And with that, he takes his bench at his baby grand, his daughter taking her place behind one of the back-up mics, and he opens, quite appropriately, with “Living for the City.” Just the sheer sound of his voice alone sends shivers down your spine, and brings tears to your eyes. No matter how often you hear the songs, there is nothing like the real thing.
With intermittent spurts of rain, and the popping and sharing of umbrellas [insert many a Rihanna joke here], a sense of unity and, if only temporary, peace washed over the enormous crowd. For “Ribbon in the Sky,” Wonder breaks into a call-and-response with the people which soon found all chanting in unison: “The ribbon, the ribbon –ah, ah –The Ribbon.” Somehow we had chased the rain away, and once again, The Wonder had brought the sunshine.
Native songstress Irma Thomas joins Wonder on stage to perform their Grammy-winning song from 2007 together, and then Stevie continues to moves through almost 2 hours of solid gold, making everyone hold out til the very end for “Superstition.” And back to reality it was. Yeah, if anyone could save the world, Stevie could.
We spent several nights taking in some groovy dancefloor time and plenty ‘o second-line action to the horny, funky rhythms of the Soul Rebels Brass Band, the Hot 8 Brass Band, Rebirth Brass Band, Trombone Shorty & Orleans Avenue, Spyboy, and Big Sam’s Funky Nation… not to mention the annual George Clinton & P-Funk show that never fails to disappoint. Got our DJ action on with Soul Sister, Real, and crew upstairs at the Blue Nile, and enjoyed simply wandering around the lively & colorful Frenchmen St.
And just as we thought this much amazing soul music in one place in one week’s time just must be a dream, the sun finally really came out to play on Saturday where we enjoyed sets from rising soul singer, Tondrae Kemp, reggae culture staple Steel Pulse, and of course The Roots. With some new players on deck, ?uestlove and Black Thought led a rock-steady set of both new and old, opening with their new single, “Rising Up,” and peaking with an uber-anti-war statement with their cover of Bob Dylan’s classic, ?uestlove introducing the “song that is near and dear to all of [The Roots]” with the notion that he is “kinda sick and tired of the present administration, naw’mean?” Quest gives his subtle (or not so subtle) nod to Obama, and Dylan’s classic is off and running.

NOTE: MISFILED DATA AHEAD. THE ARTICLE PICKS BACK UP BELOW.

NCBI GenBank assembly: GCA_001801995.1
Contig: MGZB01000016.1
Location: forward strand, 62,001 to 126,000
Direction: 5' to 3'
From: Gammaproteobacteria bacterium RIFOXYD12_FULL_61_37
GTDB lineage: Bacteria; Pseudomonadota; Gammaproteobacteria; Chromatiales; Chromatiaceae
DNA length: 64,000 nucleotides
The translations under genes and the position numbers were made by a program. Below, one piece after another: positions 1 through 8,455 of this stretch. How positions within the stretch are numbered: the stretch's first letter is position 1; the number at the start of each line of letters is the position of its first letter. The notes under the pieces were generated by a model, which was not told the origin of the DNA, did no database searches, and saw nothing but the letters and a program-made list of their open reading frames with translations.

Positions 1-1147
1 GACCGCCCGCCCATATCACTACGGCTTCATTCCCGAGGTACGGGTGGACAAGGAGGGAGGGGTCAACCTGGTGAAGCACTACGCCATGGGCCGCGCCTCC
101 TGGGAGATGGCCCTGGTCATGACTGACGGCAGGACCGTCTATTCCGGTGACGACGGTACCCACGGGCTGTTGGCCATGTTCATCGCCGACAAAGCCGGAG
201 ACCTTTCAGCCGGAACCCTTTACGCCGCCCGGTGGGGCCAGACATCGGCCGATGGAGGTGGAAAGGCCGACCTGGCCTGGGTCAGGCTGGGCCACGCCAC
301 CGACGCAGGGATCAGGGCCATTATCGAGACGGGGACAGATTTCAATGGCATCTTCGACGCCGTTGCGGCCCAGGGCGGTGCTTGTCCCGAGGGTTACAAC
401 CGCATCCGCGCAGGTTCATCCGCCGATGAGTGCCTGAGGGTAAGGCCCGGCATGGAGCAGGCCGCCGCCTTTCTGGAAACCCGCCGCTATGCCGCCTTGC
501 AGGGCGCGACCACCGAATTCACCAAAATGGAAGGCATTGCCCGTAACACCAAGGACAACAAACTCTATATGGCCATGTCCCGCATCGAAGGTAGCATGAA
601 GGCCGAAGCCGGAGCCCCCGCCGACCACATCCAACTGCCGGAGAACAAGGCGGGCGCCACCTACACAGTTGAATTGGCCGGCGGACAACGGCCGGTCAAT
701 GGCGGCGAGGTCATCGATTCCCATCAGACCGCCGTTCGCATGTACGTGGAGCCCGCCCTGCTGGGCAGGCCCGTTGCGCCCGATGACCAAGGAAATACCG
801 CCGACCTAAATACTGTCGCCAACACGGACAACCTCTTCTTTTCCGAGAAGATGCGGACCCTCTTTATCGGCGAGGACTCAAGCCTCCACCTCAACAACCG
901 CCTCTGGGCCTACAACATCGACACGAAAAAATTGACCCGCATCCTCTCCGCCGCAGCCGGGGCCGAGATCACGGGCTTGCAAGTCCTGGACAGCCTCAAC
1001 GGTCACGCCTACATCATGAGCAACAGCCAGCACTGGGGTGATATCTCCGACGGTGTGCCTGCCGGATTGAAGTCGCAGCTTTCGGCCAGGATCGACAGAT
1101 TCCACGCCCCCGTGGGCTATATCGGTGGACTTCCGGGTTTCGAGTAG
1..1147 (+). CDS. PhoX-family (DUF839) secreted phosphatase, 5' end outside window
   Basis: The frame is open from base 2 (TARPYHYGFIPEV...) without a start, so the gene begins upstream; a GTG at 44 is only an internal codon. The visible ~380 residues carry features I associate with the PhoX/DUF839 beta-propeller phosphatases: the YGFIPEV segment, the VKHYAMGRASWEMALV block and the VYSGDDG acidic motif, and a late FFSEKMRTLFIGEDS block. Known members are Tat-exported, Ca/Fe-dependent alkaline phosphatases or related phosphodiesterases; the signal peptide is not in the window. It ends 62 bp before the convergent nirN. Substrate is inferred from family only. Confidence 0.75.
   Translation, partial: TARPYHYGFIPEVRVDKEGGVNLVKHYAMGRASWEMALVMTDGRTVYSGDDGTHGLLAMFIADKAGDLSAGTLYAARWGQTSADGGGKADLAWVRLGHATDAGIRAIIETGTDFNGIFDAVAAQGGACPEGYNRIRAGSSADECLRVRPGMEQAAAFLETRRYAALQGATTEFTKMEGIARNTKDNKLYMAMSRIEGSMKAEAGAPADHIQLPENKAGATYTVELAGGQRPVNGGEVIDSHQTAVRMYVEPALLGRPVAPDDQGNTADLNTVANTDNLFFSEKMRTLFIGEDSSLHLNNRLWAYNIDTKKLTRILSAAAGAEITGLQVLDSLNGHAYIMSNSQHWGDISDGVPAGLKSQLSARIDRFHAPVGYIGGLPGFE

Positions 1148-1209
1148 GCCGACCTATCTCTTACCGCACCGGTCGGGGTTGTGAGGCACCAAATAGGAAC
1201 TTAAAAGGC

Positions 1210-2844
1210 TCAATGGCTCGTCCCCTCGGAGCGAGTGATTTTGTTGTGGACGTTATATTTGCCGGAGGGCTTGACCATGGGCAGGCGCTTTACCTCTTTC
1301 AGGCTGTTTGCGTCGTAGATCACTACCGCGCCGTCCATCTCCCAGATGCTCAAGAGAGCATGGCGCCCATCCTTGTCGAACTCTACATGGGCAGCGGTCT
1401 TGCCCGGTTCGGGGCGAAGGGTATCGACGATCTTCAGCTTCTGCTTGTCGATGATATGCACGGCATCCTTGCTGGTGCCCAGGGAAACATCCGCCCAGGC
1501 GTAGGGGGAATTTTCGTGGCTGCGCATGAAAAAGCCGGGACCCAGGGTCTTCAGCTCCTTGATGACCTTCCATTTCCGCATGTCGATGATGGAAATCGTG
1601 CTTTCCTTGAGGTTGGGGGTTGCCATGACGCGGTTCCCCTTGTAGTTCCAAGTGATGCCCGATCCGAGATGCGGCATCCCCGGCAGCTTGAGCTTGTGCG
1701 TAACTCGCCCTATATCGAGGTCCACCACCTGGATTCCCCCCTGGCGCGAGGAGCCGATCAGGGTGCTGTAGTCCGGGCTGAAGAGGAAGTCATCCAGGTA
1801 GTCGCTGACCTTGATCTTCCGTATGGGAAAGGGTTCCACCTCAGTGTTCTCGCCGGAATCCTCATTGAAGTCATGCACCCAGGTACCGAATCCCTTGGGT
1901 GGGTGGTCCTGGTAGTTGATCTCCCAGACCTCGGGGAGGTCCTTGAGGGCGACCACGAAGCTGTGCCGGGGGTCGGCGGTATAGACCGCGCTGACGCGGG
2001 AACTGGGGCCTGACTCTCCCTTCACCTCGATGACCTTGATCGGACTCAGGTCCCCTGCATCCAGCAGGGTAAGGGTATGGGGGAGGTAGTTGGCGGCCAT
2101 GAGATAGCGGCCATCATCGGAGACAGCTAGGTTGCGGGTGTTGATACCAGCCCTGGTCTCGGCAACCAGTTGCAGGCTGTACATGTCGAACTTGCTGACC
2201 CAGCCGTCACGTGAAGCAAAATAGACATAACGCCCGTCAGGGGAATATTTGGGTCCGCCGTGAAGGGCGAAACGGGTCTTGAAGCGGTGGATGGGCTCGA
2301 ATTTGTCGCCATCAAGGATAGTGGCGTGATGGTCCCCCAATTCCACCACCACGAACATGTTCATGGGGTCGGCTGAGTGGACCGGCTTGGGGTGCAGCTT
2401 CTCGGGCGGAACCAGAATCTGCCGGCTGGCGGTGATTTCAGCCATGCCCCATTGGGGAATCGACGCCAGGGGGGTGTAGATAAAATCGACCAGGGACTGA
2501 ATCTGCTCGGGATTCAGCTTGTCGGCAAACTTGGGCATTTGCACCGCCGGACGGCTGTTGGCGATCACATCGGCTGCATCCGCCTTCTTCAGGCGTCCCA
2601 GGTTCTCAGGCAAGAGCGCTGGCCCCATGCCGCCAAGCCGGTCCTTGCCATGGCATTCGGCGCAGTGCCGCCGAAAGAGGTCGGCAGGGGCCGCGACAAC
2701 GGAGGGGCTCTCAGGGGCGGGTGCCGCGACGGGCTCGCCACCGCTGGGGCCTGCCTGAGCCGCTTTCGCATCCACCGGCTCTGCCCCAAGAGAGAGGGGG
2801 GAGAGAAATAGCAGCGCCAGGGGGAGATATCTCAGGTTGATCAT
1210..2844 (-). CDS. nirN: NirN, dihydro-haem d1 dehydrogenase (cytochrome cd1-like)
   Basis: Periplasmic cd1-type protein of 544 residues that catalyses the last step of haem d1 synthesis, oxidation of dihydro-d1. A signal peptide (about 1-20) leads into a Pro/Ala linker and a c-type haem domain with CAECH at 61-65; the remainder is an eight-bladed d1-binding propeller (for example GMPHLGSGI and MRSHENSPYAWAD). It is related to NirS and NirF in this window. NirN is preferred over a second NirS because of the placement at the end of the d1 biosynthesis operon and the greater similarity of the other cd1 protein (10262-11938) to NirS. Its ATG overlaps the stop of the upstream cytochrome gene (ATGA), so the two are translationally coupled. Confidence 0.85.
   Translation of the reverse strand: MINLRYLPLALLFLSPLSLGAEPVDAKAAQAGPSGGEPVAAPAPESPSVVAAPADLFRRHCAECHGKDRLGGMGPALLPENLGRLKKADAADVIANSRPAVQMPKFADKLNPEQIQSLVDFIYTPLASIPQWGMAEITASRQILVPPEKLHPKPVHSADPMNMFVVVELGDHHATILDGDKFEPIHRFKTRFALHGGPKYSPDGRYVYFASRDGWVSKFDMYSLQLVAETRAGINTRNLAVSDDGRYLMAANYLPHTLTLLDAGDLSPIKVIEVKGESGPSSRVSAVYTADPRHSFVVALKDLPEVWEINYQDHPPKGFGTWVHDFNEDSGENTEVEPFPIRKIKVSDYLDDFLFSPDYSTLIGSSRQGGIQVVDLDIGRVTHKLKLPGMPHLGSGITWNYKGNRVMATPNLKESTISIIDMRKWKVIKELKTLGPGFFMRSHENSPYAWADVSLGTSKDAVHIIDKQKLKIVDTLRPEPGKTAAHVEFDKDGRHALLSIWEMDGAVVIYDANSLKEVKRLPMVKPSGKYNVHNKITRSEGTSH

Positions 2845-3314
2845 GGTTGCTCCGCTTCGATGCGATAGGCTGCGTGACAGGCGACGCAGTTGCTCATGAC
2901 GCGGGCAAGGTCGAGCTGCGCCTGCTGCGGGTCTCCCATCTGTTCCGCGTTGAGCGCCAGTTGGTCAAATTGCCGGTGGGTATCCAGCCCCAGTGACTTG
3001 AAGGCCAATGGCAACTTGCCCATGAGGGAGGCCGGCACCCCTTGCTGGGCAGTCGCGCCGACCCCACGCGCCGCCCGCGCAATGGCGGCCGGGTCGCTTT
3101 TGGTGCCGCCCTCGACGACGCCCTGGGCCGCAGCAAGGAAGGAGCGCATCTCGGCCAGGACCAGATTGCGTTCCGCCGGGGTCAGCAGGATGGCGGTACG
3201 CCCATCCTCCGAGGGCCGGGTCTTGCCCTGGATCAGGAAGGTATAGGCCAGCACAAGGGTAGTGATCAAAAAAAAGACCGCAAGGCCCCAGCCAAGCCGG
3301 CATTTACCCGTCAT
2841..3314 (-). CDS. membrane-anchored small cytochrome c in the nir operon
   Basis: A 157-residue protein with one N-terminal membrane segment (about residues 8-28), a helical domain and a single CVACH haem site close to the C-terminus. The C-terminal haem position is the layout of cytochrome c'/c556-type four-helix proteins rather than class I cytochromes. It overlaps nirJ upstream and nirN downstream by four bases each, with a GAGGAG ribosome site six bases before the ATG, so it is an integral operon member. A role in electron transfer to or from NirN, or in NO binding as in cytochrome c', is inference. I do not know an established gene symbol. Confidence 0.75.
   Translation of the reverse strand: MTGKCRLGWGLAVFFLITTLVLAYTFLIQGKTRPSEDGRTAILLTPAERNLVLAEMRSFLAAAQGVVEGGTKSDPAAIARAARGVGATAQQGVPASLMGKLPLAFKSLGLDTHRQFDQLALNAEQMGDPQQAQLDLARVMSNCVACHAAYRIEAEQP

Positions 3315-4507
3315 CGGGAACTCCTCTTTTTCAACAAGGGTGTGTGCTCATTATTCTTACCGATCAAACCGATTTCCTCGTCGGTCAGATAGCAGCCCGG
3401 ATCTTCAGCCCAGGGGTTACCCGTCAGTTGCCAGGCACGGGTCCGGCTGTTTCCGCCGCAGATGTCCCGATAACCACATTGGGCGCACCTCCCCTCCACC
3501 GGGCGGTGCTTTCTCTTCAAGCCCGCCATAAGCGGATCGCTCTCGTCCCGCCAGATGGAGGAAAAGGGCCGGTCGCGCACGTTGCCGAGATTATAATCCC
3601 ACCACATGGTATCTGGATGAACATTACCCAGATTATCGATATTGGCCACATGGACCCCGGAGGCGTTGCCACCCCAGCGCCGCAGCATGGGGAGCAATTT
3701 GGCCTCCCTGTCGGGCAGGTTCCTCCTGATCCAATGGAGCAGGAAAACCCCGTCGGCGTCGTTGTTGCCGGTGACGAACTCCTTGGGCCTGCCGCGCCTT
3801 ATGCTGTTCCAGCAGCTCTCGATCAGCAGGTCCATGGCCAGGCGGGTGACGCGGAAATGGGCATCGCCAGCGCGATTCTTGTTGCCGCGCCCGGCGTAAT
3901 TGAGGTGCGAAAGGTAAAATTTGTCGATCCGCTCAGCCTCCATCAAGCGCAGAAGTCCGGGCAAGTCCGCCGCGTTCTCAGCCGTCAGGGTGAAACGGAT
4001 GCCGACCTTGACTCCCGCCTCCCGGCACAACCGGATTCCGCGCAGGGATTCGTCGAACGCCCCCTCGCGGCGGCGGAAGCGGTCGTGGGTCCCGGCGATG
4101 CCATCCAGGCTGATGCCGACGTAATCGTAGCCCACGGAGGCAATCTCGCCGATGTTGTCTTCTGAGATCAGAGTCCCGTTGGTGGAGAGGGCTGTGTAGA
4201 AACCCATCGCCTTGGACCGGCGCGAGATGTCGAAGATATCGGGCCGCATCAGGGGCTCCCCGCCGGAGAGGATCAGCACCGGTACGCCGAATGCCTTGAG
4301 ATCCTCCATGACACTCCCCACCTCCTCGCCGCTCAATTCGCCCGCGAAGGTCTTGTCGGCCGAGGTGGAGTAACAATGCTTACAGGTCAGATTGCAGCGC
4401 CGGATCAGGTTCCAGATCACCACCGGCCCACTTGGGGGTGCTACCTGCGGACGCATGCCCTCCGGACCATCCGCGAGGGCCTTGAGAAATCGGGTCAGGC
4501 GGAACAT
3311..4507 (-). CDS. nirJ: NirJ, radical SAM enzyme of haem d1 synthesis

A quick rejuvination with some ‘Nawlins seafood, fried green tomatoes, and boudin balls, and we entered what we had no idea would become the packed sweatbox that was a good ‘ole fashioned warehouse party! Just off the infamous, and hopping, Frenchmen St an unsuspecting warehouse was transformed into the 3-room party of the week by co-hosts Rehage Entertainment, Preservation Hall, Fusicology, Monopoli Projects, and Toyota Matrix “Antics.”
NOLA rum tasting, free, live on-site Tshirt screen-printing, pimped-out Matrix models, and more while gorilla-style sets by The New Orleans Bingo! Show with The Preservation Hall All-Stars and Holy F*ck rang round the brick. King Britt warmed up the growing crowd and we were glad we had room to dance for at least the time being, as the walls seemed to close in just as ?uestlove took to the decks. Without a word, ?uestlove delivered a seemless 2 hours of unrelenting classics and unexpected transitions, closing with one announcement: “See, all music is Hip Hop. Remember that.” And he was out.
Then, while 1,800 sweaty bodies clamored for towels and napkins, the set went silent, the lights came back up and M.I.A.’s DJ informs us that he will now play some dirty beats for us while M.I.A. gets ready to blast us with her Sri Lankan femi-gangster. M.I.A. and hype girl rush the stage only for the house to erupt with might we wouldn’t have imagined was left. M.I.A. & co. too out 2 sets, while we jammed backstage with M.I.A’s biggest fan, Jude Law, not of course sans entourage.
After M.I.A. said her farewell and did her damage, local funk-soul heroine, DJ Soul Sister, took the helm on the 1s and 2s and winded us down with some rare grooves and classic wax to make for the perfect cool-down to bring us back home. A quick stop at the taco truck outside, and home we went just as the day broke.
We had no choice but to take it easy in the Big Easy on closing day with a Tribute to NOLA Godmother, Mahalia Jackson, plus Santana, Galactic, and more. Phew.
So THIS is why New Orleans is important! There really is no other place like it on Earth.
— Jocelyne Ninneman for Fusicology
***Jazz Fest Photos to be Posted Here 05.08.08***